Gulf States will get $100M to expand internet access. Here’s what they’re prioritizing

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According to the FCC, the term broadband "commonly refers to high-speed Internet access that is always on and faster than the traditional dial-up access."

Mary Scott Hodgin, WBHM

As Alabama, Louisiana and Mississippi are gearing up to receive at least $100 million each to expand high speed internet access as part of the Infrastructure Investment and Jobs Act, a new report from Pew Trust examined how individual states fund their broadband projects.

The study found that while most states prioritize reaching unserved communities — areas where internet speeds are lower than the Federal Communications Commission’s threshold for broadband — what areas are eligible and even standards for broadband speeds differ from state to state.

The FCC defines broadband as 25 megabits per second or higher for downloads and 3 Mbps or higher for uploads — commonly referred to as 25/3 Mbps. This threshold, however, can be too slow for many users as more of our daily functions happen online, tech experts say. In March, a group of U.S. Senators pushed for the FCC to update its definition to 100/100 Mbps.

How well a 25/3 Mbps connection works can be impacted by different factors, including how many users are in a household and how they are using the connection. Applications like Zoom, which have become necessary for the millions of people taking classes online or working remotely during the pandemic, also require faster upload speeds.

In some rural counties of Alabama, Mississippi and Louisiana, less than three percent of households have internet speeds of 25/3 Mbps, according to data analysis from Vox’s tech site the Verge. A different study from the Joint Center for Political and Economic Studies found that broadband is out of reach for nearly one in four Black residents in the rural South.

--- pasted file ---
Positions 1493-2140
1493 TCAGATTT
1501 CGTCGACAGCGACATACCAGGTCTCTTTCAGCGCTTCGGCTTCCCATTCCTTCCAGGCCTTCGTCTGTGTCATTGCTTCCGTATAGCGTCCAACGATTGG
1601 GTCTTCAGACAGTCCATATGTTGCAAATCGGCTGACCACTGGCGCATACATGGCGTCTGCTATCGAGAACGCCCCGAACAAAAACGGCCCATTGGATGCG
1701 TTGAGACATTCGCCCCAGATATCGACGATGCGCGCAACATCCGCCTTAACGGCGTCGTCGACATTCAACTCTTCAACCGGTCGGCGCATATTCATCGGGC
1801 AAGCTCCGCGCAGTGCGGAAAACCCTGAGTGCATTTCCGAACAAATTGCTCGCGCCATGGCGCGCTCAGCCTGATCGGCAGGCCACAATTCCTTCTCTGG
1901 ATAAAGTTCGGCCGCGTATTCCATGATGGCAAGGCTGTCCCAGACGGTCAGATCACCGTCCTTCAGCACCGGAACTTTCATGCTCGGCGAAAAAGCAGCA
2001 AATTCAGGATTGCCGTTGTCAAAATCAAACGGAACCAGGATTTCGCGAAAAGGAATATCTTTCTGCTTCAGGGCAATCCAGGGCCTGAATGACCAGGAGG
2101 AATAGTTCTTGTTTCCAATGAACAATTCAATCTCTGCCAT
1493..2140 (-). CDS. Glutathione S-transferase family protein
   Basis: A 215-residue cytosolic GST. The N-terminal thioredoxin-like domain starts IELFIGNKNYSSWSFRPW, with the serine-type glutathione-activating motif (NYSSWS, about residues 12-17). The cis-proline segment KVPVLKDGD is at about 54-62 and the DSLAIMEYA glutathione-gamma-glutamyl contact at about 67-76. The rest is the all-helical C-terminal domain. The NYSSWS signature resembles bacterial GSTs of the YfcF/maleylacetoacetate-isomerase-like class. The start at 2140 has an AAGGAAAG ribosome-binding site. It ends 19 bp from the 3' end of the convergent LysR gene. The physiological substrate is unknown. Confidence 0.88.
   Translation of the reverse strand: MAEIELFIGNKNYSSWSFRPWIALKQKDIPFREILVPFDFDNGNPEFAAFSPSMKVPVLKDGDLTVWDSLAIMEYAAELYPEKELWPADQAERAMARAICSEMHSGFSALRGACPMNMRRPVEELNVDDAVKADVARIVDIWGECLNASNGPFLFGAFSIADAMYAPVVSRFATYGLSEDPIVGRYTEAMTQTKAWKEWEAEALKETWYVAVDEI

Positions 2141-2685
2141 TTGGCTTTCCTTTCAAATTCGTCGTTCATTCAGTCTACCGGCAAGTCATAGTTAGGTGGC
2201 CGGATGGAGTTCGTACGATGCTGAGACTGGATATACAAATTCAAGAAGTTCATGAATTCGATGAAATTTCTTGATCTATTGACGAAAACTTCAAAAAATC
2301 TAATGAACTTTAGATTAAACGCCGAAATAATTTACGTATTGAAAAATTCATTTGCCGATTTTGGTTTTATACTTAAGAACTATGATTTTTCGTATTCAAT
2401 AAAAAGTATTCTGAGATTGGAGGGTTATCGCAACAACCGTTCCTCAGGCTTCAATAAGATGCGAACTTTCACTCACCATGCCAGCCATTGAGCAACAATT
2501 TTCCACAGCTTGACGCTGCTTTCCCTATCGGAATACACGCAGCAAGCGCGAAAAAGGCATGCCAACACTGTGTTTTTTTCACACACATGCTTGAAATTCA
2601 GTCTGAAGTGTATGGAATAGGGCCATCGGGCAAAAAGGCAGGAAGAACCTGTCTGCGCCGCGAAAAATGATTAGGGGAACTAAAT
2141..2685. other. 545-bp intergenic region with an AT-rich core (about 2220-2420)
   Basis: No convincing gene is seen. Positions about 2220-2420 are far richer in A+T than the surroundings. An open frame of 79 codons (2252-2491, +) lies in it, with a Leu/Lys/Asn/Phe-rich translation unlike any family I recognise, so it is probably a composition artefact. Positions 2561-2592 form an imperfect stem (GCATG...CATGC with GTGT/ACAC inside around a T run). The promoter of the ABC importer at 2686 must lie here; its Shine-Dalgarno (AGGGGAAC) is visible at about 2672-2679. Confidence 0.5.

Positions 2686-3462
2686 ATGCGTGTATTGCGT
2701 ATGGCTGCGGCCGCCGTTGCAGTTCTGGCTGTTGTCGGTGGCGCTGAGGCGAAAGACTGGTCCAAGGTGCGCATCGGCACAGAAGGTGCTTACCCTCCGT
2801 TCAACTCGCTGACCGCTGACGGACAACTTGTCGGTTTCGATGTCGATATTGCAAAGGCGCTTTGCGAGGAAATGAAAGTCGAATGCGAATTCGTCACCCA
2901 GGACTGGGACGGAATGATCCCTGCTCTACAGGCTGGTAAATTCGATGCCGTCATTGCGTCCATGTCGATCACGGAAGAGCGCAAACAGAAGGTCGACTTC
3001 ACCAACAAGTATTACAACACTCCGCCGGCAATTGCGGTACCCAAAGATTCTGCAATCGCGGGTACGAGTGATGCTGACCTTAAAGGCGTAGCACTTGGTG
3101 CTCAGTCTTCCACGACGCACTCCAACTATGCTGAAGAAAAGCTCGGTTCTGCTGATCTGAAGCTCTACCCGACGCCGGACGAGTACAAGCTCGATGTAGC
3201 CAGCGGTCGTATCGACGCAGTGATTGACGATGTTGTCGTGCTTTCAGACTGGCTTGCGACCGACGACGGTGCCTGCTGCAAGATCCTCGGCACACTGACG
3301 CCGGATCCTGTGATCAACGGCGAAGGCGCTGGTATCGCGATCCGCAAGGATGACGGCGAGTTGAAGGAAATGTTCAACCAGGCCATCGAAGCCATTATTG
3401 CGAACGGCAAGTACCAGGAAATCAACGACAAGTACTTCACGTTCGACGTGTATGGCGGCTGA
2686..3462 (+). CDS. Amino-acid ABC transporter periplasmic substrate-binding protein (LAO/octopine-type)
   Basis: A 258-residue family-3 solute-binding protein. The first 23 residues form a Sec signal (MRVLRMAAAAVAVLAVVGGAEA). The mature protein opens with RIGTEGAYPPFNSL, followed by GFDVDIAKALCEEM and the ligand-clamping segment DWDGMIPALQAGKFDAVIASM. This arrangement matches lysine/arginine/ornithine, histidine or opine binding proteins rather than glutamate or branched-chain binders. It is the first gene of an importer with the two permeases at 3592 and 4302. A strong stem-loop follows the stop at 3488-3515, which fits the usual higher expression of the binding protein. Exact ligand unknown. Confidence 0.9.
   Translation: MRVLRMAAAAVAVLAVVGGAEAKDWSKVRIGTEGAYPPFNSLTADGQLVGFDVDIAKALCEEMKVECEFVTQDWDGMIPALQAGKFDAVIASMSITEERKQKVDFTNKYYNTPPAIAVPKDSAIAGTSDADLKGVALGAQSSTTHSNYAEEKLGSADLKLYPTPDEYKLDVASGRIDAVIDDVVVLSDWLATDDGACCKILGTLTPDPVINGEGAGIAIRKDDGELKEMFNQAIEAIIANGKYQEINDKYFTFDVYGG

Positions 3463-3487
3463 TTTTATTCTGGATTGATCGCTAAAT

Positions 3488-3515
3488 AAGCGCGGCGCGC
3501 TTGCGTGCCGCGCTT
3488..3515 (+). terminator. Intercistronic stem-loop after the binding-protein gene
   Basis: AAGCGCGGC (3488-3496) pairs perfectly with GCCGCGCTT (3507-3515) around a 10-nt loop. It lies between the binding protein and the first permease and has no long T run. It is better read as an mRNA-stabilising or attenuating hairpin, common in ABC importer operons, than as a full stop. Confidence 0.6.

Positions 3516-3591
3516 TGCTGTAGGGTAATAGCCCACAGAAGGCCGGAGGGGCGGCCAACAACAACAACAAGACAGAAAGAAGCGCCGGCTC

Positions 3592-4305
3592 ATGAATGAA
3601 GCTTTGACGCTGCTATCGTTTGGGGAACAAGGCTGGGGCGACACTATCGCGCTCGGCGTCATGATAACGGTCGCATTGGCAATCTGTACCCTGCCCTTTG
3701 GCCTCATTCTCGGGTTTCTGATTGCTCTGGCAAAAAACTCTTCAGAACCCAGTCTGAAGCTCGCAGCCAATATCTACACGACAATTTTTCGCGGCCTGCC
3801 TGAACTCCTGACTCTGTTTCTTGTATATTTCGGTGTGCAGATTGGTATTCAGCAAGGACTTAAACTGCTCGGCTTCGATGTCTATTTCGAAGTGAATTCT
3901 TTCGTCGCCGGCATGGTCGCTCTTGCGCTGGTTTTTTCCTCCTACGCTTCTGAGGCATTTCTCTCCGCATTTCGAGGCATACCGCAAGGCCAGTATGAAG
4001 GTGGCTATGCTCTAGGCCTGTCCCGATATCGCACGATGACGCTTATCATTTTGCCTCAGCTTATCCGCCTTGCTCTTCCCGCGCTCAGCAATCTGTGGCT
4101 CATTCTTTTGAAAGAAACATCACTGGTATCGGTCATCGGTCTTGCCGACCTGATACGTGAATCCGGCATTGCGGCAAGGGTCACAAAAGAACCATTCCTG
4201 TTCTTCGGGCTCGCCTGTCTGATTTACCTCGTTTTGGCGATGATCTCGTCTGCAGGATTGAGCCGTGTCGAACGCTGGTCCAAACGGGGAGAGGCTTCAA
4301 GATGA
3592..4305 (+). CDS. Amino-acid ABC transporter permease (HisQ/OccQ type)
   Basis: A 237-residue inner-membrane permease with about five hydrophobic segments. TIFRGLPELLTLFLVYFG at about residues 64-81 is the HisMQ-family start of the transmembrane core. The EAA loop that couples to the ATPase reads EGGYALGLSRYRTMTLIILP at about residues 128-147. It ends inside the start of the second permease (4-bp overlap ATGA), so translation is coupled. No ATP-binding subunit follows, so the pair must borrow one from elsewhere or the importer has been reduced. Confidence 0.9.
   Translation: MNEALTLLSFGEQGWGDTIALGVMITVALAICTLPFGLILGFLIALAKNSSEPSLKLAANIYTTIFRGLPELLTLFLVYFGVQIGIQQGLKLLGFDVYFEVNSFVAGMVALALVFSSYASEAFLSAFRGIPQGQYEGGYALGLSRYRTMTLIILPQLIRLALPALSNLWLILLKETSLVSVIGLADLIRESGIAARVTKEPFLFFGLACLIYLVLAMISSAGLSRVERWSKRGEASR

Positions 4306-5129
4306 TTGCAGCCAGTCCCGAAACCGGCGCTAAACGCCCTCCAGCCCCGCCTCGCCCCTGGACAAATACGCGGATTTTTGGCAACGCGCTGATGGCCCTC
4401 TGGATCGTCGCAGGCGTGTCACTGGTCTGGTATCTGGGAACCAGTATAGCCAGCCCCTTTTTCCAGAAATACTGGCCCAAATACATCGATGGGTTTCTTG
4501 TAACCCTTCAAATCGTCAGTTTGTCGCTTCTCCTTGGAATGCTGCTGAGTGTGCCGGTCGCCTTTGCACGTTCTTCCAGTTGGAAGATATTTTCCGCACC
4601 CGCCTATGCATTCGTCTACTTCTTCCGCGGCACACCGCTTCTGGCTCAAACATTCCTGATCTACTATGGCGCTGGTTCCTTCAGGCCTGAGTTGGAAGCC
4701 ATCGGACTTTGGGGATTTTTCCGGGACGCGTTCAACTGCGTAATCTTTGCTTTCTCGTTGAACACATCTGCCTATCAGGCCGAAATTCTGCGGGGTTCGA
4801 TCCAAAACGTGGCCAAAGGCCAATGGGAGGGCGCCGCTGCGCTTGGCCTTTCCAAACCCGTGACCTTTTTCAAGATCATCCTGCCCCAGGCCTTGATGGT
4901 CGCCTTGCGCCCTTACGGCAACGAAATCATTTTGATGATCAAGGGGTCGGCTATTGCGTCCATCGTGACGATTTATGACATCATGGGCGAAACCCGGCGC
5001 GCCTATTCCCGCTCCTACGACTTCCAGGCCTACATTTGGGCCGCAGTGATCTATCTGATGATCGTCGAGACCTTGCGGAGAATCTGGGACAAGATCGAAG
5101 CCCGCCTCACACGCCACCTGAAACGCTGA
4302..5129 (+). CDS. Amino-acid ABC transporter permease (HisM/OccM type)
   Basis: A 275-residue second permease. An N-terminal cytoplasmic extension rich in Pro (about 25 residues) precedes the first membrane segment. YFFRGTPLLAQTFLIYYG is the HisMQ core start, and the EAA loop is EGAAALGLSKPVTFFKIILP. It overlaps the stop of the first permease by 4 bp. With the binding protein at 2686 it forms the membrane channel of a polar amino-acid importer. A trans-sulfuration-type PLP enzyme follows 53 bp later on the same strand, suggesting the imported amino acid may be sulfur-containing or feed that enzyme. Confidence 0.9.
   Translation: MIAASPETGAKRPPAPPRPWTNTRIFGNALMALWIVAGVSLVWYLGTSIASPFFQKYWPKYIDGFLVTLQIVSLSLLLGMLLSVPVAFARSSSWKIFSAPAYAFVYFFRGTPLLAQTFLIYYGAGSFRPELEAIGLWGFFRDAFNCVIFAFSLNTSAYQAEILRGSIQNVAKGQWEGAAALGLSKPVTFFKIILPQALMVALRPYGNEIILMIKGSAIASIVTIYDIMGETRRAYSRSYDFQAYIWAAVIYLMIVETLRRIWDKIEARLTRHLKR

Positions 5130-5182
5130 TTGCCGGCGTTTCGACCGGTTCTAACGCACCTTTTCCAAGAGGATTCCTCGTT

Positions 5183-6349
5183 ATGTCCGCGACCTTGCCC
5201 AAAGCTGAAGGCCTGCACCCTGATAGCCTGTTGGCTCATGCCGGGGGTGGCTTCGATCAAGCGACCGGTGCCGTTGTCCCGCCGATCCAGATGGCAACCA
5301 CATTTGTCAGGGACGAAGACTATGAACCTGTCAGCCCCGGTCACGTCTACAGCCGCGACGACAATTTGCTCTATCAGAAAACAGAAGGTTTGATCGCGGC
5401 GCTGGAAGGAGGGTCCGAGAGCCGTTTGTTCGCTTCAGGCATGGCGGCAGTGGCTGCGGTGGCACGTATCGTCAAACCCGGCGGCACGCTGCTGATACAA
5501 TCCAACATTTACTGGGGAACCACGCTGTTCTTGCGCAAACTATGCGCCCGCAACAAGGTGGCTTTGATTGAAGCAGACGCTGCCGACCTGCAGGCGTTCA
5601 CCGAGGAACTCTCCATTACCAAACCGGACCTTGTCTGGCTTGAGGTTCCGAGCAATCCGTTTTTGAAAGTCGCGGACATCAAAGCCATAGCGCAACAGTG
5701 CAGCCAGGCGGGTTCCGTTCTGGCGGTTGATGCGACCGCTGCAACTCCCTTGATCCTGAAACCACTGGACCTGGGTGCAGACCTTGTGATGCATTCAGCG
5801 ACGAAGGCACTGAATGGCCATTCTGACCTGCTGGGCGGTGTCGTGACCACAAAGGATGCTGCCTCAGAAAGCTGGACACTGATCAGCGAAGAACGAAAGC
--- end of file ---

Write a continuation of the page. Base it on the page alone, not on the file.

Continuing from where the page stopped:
As states begin funding their broadband projects choosing which internet speeds to reach for is important so a new digital gap is not created. Anna Read, Senior Officer of Pew’s Broadband Access Initiative, said this digital divide is called the donut hole effect.

“When you’re looking at only finding areas lacking services at [low speeds] and then incentivizing speeds of 100 Mbps, and you’re creating a fairly large gap between areas that kind of fell in the middle of not being unserved, but not having the speed that you’re incentivizing providers to build to with those funded projects,” Read said.

Some states, like Florida, set their broadband threshold at 10 Mbps for downloads. Alabama, Mississippi and Louisiana set theirs at the FCC’s recommended 25/3, and Mississippi is requiring new projects to meet the higher 100/100 Mbps threshold. Alabama and Louisiana both have plans to scale their networks up to eventually reach the 100/100 Mbps recommendation — Louisiana hopes to accomplish this by 2029.

Pew’s report recommends that states consider how to improve broadband access in conjunction with how to keep internet plans affordable for unserved and underserved communities.

Read says lawmakers should not go too fast in trying to speed things up. Slowing down the decision-making process could deliver faster speeds more equitably.

“States have the opportunity to take time to plan, to ensure that that funding is meeting the needs of their unserved areas and their underserved areas,” she said.

This story was produced by the Gulf States Newsroom, a collaboration between Mississippi Public Broadcasting, WBHM in Birmingham, Alabama, WWNO in New Orleans and NPR.

 

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